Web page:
STRANDVELD – where earth and ocean meet – there lies the magic!

So says the logo of the South Africa’s southern most vineyard in cool climate Elim, and we were about to find out!

Strandveld’s Logo

Getting there

“Have you got a 4 wheel drive?” asked Conrad, the Strandveld winemaker, when we phoned him to confirm the time of our arrival. “No” we replied. “OK, then, you’ll never make it up to Strandveld after all the rain, meet me at the Black Oystercatcher winery on the main road; I’ll drive you up”.   Two winery visits instead of one! And 20 minutes after arriving at Black Oystercatcher Bob thought, why leave? Interesting wines, a craft beer brewery as well, plus an award winning restaurant that would be opening for lunch.

Conrad Vlok – winemaker at Strandveld with his “bakkie”

Conrad arrived on time wearing, of course, the winemaker’s uniform (old shorts and cut off welly boots) and up the hill to Strandveld we struggled – even in the 4×4 “bakkie”. Three miles later we arrived at the most southerly winery in South Africa, only a few miles inland from Cape Agulhas where the Atlantic Ocean meets the Indian Ocean, 160 miles South East of Cape Town.

At almost 35 degrees below the equator, the maritime climate has below average temperatures for the Cape. Here, the winds can be so strong that vineyard workers find it hard to stand up!

We knew we had arrived at the right place – the winery sign can probably be seen by passing aircraft – and the weather was typical of this wild cool region, a keen breeze and clouds that gave that feeling that it could rain sometime soon.  There had been 100mm of rain over the last few days, and this was the height of summer (Annual rainfall is around 500mm).

In the Winery

Inside a mobile bottling van – bottling First Sighting wines

We were delighted to see that the mobile bottling facility was on site, but how they got up the hill we had no idea. It is fascinating to watch the fully automated process of transforming piles of corks, labels, bottles and a tank of wine into neat cases of 6 bottles ready to sell, at the rate of about 5 cases a minute! Conrad always likes to supervise the all important bottling process; it is technical and good wine can be spoilt if things go wrong.

Tour of the vineyards

One of Conrad’s first actions after starting at the winery in 2004 was to uproot all the vines and replant with new. He also changed the entire orientation of the vineyard, planting the new rows of vines parallel to the strong prevailing wind rather than in the normal direction facing the sun, which meant that the vines had been previously at right angles to the wind. His hunch that this would dramatically improve the quality of the grapes paid off, and as the vines age the quality is increasing with every vintage.

Conrad inspecting the vines

There are now 69 hectares of vines producing 27,000 cases of wines a year, mostly sauvignon and semillon (55%) for Loire and Bordeaux style whites and syrah, grenache and mourvedre for mostly Rhone style reds, plus a little Pinot Noir (45%).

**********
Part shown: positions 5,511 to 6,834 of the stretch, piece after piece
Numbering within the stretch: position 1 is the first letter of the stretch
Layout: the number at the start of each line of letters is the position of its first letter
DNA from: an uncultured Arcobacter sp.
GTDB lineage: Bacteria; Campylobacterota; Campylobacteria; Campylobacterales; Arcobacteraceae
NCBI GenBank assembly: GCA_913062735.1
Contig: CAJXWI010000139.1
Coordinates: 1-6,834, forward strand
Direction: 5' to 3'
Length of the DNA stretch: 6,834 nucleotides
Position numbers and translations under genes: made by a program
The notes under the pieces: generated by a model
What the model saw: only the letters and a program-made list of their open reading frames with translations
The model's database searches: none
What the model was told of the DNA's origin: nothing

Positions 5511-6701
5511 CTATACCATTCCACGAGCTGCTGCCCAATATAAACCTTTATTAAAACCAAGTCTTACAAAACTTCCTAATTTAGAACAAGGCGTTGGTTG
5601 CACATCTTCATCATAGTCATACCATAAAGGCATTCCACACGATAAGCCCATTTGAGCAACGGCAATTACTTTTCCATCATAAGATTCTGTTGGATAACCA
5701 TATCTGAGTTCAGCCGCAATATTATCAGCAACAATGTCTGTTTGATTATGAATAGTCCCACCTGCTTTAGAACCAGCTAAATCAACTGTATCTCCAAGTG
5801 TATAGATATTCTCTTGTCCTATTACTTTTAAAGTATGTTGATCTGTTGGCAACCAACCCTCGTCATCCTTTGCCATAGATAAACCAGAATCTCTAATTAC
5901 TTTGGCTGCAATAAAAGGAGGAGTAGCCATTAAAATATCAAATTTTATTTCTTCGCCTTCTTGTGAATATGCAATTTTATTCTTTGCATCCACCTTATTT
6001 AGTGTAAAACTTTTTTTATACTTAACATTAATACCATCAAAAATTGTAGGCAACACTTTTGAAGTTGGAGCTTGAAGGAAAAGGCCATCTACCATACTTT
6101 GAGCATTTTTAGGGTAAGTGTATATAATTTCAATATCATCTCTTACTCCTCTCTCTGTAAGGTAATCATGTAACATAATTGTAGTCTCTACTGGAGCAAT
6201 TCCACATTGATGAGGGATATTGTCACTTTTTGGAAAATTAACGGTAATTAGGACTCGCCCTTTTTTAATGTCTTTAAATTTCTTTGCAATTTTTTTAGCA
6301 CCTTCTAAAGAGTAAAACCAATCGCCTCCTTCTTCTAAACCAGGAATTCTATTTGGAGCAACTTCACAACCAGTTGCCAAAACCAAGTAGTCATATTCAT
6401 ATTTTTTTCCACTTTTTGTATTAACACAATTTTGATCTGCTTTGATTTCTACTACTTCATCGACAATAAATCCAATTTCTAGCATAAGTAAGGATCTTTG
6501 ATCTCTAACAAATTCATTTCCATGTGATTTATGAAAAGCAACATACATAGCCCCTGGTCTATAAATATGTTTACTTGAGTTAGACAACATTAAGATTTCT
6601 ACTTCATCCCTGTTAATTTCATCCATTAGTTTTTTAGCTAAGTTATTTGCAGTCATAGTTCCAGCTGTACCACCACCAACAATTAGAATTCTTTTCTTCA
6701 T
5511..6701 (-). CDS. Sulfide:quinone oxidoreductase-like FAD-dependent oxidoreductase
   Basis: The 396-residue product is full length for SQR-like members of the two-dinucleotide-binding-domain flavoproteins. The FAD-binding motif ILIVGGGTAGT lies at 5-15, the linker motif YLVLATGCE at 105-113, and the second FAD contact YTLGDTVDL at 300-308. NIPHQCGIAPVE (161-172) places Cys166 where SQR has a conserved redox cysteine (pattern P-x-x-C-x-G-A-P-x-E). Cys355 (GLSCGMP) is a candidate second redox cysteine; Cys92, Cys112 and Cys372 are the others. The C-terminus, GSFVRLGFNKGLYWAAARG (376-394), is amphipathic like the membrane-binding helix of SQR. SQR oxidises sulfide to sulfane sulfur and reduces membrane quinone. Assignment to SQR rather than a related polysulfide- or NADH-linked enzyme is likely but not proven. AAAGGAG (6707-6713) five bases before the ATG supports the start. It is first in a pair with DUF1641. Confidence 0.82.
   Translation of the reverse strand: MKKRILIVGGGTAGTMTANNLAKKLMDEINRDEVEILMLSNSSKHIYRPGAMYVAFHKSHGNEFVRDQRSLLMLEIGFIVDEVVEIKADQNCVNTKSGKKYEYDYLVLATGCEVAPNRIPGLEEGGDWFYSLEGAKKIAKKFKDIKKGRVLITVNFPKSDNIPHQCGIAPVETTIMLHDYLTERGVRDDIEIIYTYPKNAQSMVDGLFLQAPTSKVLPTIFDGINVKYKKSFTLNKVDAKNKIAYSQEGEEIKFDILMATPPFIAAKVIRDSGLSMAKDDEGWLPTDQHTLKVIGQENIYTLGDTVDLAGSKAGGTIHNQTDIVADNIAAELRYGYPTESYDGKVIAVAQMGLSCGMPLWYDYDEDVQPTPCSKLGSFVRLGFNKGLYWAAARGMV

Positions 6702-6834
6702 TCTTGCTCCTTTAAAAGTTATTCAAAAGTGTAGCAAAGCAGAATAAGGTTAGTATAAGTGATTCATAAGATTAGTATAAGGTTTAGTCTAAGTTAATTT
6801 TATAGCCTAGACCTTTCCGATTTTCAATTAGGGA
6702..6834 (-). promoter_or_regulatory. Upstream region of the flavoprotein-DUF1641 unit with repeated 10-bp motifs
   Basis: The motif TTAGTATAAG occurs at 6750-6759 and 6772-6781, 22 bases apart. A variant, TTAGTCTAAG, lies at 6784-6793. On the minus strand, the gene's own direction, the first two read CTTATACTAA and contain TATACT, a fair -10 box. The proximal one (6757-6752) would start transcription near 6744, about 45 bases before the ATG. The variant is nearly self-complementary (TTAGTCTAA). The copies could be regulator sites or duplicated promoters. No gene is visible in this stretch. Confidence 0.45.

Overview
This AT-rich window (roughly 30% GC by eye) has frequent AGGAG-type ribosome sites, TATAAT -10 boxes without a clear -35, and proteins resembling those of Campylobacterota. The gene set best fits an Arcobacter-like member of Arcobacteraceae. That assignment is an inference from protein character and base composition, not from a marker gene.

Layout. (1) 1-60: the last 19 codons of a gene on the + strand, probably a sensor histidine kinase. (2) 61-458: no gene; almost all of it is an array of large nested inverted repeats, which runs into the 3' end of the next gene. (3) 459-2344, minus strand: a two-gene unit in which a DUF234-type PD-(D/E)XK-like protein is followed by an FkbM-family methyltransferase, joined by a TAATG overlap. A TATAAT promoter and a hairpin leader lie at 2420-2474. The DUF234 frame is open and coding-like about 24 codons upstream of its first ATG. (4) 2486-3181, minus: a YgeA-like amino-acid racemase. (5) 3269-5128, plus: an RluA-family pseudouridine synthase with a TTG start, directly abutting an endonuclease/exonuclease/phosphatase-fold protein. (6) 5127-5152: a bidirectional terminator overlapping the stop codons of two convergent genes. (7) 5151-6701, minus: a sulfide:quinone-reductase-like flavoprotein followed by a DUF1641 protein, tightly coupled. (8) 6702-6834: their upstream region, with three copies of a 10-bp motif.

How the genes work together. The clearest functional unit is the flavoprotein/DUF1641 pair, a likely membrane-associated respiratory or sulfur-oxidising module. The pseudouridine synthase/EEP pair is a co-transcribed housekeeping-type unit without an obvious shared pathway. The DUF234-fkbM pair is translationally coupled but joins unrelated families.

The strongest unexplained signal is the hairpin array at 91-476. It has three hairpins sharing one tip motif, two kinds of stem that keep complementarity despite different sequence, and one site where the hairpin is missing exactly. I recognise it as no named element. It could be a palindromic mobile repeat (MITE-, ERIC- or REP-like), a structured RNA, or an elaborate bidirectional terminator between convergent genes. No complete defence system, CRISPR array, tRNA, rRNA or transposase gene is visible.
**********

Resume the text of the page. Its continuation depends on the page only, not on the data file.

After our drive and walk around the vineyards in the cool, blustery weather, we went back to the winery where we enjoyed a Tasting with Conrad telling us more about the wines, followed by a convivial lunch with him and Jackie (Sales & Marketing Director – who had driven from her base in Stellenbosch to be with us that day!)

Tasting the wines

Most of the wine made is for the “First Sighting” range – a fresh, very French style sauvignon with an elegant minerality, and a typical spicy, peppery shiraz blend whose 12 months ageing in older barrels is nicely balanced by good, berry fruits. This is not a jammy hot climate shiraz but a refined fresh syrah!

The First Sighting wines are very good, but the highlight of the tasting had to be the “limited edition” Navigator Syrah and Pofadderbos Sauvignon wines. Only a few thousand bottles of each are made – and even at South African prices they’re expensive – but they demonstrate the quality and complexity that can be achieved in modern South African viticulture and winemaking.

South Africa’s future – Cool climate wines?

“Strandveld” refers to the coastal belt of land which spans the coastline around Africa’s  southernmost tip, which is characterised by severe wind, mist and cool temperatures. This confluence of maritime climate, varying site and soil types create the diversity of terroir and all of this provides both the opportunities and challenges for the production of wines here. 

Conrad Vlok’s focus in the vineyard to produce excellent quality grapes, which ripen slowly in this climate, together with his careful winemaking has resulted in wines with intense, fresh flavours that really stand out.

Great quality Sauvignon Blanc grapes – older vines

Strandveld has won many awards and accolades over the past few years, too many to mention here, but notably First Sighting Sauvignon Blanc 2018 won a Decanter Gold Medal and First Sighting Shiraz 2017 won a Decanter Silver, and you can find both in the Wine Shop!

“Genuine lively, fresh nettle and elderflower aromas. Very typical and expressive with cool climate Sauvignon notes. Super balance on the fresh yet powerful palate.” 96 Points. Gold Medal Decanter World Wine Awards 2019.

“Typical spicy, meaty high notes over black fruit. Juicy palate with harmonious appeal. Touch of complimenting oak on the finish.” First Sighting Shiraz 2017; Decanter Awards Panel.

In contrast to the highland beauty of Iona’s vineyards in Elgin (see our blog on Iona), Strandveld’s vineyards in Elim are in a wild and windswept area.  What they both have in common is a cool climate, which is not widespread in the Cape, but could become key in the future production of high quality wines from this country.

“The decidedly cool Elim near Cape Agulhas is clearly capable of making notably fine Sauvignon Blanc”  Jancis Robinson MW

Strandveld windswept vineyards